Somalia, a regular offender of human rights and perpetual state sponsor of genocide, has continued to operate outside the realms of international law. Its government uses tribal hatred to help control a population it can not bring under its boot. Groups who find themselves on the wrong side of even a minor issue are up for grabs. And yet the living memory of "Black Hawk Down" keeps outsiders on the fence when it comes to dealing with ethnic cleansing and the genocidal tendencies of the Somalian warlords. 

Christian communities throughout the Arab world affected by the "Arab Spring" continue to feel the pain of being a religious minority in countries turning toward fundamentalist Islam. In Libya the world ignored the hints of ethnic cleansing of Coptic Christians and black Africans as Gaddafi fell from power. In the typical rush to be first to back a popular movement, the Western world failed to insure the safety of minority groups across Libya as Islamist leaning rebels took control. This was repeated in Egypt and Syria as the Arab Spring fever spread unchecked. And as one government collapsed the power vacuum it created proved detrimental to Coptic Christians and other minority religions. Yet the UN and West all together failed to recognize the potential for genocide and continued to blindly support a "democratic" movement that has failed to produce a representative government since it first began.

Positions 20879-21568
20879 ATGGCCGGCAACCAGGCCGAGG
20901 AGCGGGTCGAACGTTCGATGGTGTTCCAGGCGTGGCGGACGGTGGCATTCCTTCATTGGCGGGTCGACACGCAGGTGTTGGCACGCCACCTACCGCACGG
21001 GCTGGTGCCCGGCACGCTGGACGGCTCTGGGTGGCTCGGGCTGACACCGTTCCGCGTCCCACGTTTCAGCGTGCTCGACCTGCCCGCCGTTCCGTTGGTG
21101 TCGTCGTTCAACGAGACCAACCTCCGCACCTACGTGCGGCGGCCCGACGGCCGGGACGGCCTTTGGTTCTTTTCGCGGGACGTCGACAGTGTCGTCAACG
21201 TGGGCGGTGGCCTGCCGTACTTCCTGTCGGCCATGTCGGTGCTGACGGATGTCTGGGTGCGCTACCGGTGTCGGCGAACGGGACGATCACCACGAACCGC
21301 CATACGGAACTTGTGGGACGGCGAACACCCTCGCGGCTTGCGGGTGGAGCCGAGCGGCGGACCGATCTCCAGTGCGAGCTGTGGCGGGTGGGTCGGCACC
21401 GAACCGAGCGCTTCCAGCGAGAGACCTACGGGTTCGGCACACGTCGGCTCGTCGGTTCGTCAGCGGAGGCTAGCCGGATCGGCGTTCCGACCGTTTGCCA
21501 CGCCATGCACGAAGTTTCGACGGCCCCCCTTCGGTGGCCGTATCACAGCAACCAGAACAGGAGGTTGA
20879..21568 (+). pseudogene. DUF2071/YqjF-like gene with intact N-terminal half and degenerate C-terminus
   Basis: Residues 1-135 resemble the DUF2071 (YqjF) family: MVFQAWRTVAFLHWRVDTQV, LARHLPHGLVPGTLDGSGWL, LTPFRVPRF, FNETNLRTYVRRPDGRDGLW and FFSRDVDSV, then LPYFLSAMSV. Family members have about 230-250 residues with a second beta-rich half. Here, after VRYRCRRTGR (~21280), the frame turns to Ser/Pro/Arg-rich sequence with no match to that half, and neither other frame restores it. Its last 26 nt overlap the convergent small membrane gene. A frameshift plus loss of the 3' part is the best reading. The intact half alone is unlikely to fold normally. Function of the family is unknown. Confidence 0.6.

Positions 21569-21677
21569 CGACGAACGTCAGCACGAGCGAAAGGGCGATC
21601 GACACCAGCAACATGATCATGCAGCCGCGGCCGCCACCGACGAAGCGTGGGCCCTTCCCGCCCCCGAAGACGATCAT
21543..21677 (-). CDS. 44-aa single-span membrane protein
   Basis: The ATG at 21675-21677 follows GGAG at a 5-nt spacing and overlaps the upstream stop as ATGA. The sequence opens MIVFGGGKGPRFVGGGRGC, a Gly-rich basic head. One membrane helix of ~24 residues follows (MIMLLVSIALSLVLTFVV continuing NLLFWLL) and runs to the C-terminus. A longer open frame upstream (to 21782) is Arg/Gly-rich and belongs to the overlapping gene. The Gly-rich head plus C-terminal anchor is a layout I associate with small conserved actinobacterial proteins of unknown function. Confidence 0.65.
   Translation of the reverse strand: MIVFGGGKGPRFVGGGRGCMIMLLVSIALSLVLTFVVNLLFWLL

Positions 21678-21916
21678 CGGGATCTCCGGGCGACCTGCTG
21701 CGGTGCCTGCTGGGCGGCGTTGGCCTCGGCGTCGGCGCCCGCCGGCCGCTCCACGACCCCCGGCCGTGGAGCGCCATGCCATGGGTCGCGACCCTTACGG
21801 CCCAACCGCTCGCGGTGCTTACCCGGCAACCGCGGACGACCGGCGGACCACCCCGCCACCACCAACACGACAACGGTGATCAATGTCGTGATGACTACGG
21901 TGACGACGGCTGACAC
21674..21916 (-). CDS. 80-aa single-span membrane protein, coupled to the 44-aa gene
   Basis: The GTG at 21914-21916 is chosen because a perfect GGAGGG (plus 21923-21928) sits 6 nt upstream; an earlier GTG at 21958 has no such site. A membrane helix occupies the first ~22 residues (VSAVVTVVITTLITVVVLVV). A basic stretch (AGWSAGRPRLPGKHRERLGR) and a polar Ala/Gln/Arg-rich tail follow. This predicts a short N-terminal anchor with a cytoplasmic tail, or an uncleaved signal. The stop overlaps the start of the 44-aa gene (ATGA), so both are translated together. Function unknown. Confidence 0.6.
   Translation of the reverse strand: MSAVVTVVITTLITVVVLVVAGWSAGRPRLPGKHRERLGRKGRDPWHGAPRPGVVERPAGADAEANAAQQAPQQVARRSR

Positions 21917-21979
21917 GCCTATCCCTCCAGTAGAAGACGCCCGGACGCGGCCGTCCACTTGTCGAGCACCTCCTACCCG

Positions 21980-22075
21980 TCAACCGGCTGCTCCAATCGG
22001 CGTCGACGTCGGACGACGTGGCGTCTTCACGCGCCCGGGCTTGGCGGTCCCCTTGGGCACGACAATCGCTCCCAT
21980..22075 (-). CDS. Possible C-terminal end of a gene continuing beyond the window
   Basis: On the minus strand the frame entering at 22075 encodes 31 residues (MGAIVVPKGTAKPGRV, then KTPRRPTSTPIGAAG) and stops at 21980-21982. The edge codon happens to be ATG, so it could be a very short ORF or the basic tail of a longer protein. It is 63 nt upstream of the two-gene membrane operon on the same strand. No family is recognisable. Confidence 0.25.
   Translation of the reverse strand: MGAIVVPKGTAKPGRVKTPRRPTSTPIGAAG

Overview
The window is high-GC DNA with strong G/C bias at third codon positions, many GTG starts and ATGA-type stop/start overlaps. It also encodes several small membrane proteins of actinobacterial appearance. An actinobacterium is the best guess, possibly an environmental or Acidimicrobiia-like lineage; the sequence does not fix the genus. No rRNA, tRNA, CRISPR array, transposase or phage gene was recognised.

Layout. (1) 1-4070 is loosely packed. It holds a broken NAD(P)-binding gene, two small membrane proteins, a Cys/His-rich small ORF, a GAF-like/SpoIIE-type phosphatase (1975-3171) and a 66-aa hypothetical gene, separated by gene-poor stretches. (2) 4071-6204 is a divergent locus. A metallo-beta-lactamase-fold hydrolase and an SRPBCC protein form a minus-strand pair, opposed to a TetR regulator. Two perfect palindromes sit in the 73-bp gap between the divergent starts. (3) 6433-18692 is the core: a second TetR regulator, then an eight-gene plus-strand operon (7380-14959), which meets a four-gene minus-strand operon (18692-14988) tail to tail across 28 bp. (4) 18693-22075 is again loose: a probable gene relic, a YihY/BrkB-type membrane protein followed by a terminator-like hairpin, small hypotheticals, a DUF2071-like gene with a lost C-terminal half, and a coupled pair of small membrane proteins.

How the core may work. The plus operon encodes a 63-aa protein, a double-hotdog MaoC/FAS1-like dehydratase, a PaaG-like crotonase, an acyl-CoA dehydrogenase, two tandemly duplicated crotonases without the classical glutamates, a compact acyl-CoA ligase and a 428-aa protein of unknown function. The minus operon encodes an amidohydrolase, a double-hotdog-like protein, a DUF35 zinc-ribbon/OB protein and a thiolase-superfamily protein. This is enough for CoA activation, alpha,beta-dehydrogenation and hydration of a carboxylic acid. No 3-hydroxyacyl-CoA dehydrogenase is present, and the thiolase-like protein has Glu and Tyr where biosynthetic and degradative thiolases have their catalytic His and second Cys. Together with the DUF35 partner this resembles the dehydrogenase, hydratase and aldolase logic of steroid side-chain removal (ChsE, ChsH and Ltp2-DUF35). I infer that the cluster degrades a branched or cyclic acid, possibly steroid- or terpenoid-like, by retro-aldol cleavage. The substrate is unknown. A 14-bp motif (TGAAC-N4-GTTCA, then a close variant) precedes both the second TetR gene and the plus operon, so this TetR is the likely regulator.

Then there is Bahrain. While the Arab Spring seemed more profitable for the West in other countries it never panned out in Bahrain. Instead the continued oppression and bloodshed remains under a cloak of darkness as the world tries desperately to ignore the tragedy all together. And yet it was in Bahrain where we first heard the genocidal government refer to its people as "cockroaches". This phrase should have send chills up the backs of those who remember Rwanda. But nothing ever happened. Instead the West closed its eyes to the suffering of the oppressed and turned their attention to Egypt... the payday of the Arab Spring. In doing this they have let the politicide of the Bahrain go unchecked and unabated. 

(Roma Being Deported By Nazi SS, World War Two)

Burma. A country that just recently opened up to the outside world... or at least cracked the door a little. It was a fleeting moment in time when we all thought that Myanmar was actually moving toward democracy. That brief moment where Aung San Suu Kyi was first paraded as the symbol of hope and freedom for a religiously and militarily oppressed country. Where the hell did that go?

During the summer of 2012 the old junta reared its head in the Arakan as the Nasaka and military helped perpetrate genocide against the Rohingya people. In response to religious propaganda and political pressure from the Rakhine Nationalities Development Party the pogroms began. Whipped into a frenzy with the excuse of a single crime, the Rakhine majority descended upon the Rohingya minority. And every since the story has remained the same. A radical group of monks or politicians spreads hate filled propaganda and soon after the Buddhist majority is up in arms and ready to kill. Yet the UN and Western world seems to be unable or unwilling to recognize the simple progression genocide takes (both in Burma and everywhere else it takes root).